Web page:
Hi, my name is Cassandra Curtis, and I am an incurable matchmaker. If my friends aren't available, I will happily latch onto acquaintances and try to fix them up. The matchmaker gene runs rampant within my family. A victim of my mum's, sisters’, and aunts’ machinations throughout most of my twenties, I do have sympathy for those singles who catch my attention.
Lucky for all concerned, I started writing fiction so I could pursue my genetic disposition, playing creator, and matchmaker with my characters.
I start out very low-tech and use an organic approach. My heroes and heroines develop using profile sheets that I keep in giant 3-ring binders. The basic information is filled out. Age, weight, height, hair, and eye color, married, divorced, if they have children, etc. I may or may not have a name for the character at this point. But when I close my eyes, I see them quite clearly.
The profile sheet helps me keep track of various physical attributes, but it also helps me dig deeper into the character. I become an investigator sifting through facts about my character's life, all in an attempt to answer a seemingly simple yet actually complex question. What makes this hero or heroine worth writing about? What makes them intriguing to a potential reader?
Often as I develop the hero or heroine, their complimentary match appears when I close my eyes and imagine the perfect foil for him or her. More questions crowd my brain. What are the two characters basic beliefs? Are they opposing in some way, creating the possibility for conflict? What things do they have in common? Did the hero come from a big family? Or was he an only child? How does his early childhood and teenage experiences play out in his adult life and how do those formative years impact his relationship with the heroine?
Has the heroine experienced the death of a loved one? A painful divorce? What are his or her core character traits? Do they have a sense of humor? What makes them different from the antagonist (if the story has an antagonist)? What do they use as a coping mechanism against the difficulties in life?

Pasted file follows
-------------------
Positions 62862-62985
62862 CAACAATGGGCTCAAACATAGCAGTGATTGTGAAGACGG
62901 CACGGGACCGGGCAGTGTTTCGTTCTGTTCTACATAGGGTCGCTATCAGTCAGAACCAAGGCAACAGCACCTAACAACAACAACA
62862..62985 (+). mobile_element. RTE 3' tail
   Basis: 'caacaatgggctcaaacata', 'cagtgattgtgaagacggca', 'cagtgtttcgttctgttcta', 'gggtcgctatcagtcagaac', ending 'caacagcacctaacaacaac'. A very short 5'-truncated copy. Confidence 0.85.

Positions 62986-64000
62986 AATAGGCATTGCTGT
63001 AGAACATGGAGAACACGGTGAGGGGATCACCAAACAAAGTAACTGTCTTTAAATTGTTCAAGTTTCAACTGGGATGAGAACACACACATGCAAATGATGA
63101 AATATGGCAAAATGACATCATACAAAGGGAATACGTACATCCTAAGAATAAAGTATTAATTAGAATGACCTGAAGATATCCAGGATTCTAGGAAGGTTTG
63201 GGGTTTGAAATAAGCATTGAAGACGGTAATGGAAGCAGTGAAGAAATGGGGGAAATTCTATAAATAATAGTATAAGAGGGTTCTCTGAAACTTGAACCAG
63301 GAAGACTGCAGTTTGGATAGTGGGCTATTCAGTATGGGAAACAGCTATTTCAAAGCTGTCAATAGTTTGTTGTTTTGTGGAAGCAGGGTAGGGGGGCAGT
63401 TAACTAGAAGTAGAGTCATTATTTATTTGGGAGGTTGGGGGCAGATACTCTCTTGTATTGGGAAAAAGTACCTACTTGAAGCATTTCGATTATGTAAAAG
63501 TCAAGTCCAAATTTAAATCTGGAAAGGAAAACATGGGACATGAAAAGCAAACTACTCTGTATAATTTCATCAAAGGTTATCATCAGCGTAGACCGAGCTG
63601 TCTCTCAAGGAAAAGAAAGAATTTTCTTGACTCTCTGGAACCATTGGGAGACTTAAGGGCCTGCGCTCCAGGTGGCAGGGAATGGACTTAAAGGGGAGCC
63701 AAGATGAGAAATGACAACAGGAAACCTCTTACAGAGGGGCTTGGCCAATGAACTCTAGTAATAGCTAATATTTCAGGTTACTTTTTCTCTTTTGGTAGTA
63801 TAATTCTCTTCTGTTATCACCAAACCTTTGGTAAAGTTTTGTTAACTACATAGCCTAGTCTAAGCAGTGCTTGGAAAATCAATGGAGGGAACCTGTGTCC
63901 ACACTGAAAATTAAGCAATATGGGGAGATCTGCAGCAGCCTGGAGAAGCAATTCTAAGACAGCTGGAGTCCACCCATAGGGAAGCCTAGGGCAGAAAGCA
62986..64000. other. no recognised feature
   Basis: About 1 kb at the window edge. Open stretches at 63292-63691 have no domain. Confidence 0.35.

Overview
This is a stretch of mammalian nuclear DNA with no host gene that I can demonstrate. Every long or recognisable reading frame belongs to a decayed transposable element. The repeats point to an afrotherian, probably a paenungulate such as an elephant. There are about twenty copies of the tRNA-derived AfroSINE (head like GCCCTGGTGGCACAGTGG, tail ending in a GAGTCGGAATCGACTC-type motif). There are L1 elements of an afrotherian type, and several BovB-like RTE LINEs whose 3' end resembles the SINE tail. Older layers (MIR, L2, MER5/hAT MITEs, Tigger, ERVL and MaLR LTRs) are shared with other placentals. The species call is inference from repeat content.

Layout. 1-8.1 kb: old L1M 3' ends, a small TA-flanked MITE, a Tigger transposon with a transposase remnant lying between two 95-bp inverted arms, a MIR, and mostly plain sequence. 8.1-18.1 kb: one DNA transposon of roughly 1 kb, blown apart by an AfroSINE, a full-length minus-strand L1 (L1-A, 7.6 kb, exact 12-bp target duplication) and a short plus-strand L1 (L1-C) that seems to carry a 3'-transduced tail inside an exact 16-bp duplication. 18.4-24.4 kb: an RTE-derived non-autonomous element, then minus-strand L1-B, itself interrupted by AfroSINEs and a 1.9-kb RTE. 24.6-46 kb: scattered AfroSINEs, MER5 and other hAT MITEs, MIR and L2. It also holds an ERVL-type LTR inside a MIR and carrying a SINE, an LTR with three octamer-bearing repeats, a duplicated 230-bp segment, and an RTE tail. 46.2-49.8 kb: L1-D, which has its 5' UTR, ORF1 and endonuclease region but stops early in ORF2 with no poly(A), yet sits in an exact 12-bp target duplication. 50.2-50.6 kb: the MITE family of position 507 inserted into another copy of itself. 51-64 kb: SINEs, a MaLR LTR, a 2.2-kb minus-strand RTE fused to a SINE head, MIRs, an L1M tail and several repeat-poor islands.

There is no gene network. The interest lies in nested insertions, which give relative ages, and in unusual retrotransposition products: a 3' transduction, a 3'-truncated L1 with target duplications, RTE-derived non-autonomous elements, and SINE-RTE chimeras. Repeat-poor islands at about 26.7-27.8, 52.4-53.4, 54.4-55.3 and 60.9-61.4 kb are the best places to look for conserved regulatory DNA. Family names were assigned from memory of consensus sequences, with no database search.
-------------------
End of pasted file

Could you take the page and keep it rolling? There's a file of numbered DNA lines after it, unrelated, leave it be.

Friendships are important relationships in reality and when we place flesh on the bones of our character, we also should ask who he or she hangs with, if they hold any influence or sway over the main character.
As we continue to build the layers, we might take note of the hero or heroine's hobbies, likes, dislikes, and especially fears.
Another thing I do to delve deeper into my characters is play a game I call Writer's Duel. A few of my fellow romance writing friends and I challenge each other to a duel with scenarios we create. The person challenged must use the main characters from their current work in progress. The rules are 750 words or less, within 48 hours, and keep it PG13. Sometimes we include objects, like a trench coat, a jar of peanut butter, and a ladder. Those items must be incorporated into the scene.
Not only does the Writer's Duel reveal surprises about our heroes and heroines, it also forces writer's block back into the shadows.
Once the character is fleshed out, it's time to take them on a date. I play it out in my mind and take notes. Is he attentive? Does he fumble and act nervous? Does he show his attitude and make like a player? What is her body language during their date? Does she hold his eye contact? Or look shyly away?
Now, sometimes as I flesh out the hero, no heroine steps up and figuratively taps me on the shoulder. So then I have to make my hero do the catwalk. :wink:
I take all the sheets that pertain to the hero and I parade him in front of the heroines already in my binder marked Female Protagonists. Basically—I match make.
Sometimes it is the heroine who must take the parade route past an assortment of my heroes.
I'll actually pair them up and they go on a virtual date. When I say virtual date, what I mean by that is I sit down, write a few paragraphs, and see how the conversation flows, if certain traits come to the fore. I look for chemistry on paper. There are missteps. Like in real life, not every date is a winner. Some heroines go on several 'dates' before they find their hero.
So, the next time you decide to play fictional matchmaker, take your characters on a virtual date first. You might be surprised at what they have to say.
~ About the author ~
A former fine artist, journalist, and instructor, Cassandra Curtis writes paranormal, fantasy, and contemporary erotic romances. Ms. Curtis is also a founding member of the Midnight Moon Café and a member of both the World Romance Writers and Romance Divas.
The third and final installment in her bestselling Shifting Tides ebook series, entitled Soul of The Sea, will be available August 23, 2009 from Amber Heat, an imprint of Amber Quill Press. The complete Shifting Tides trilogy is slated for print release September 2009.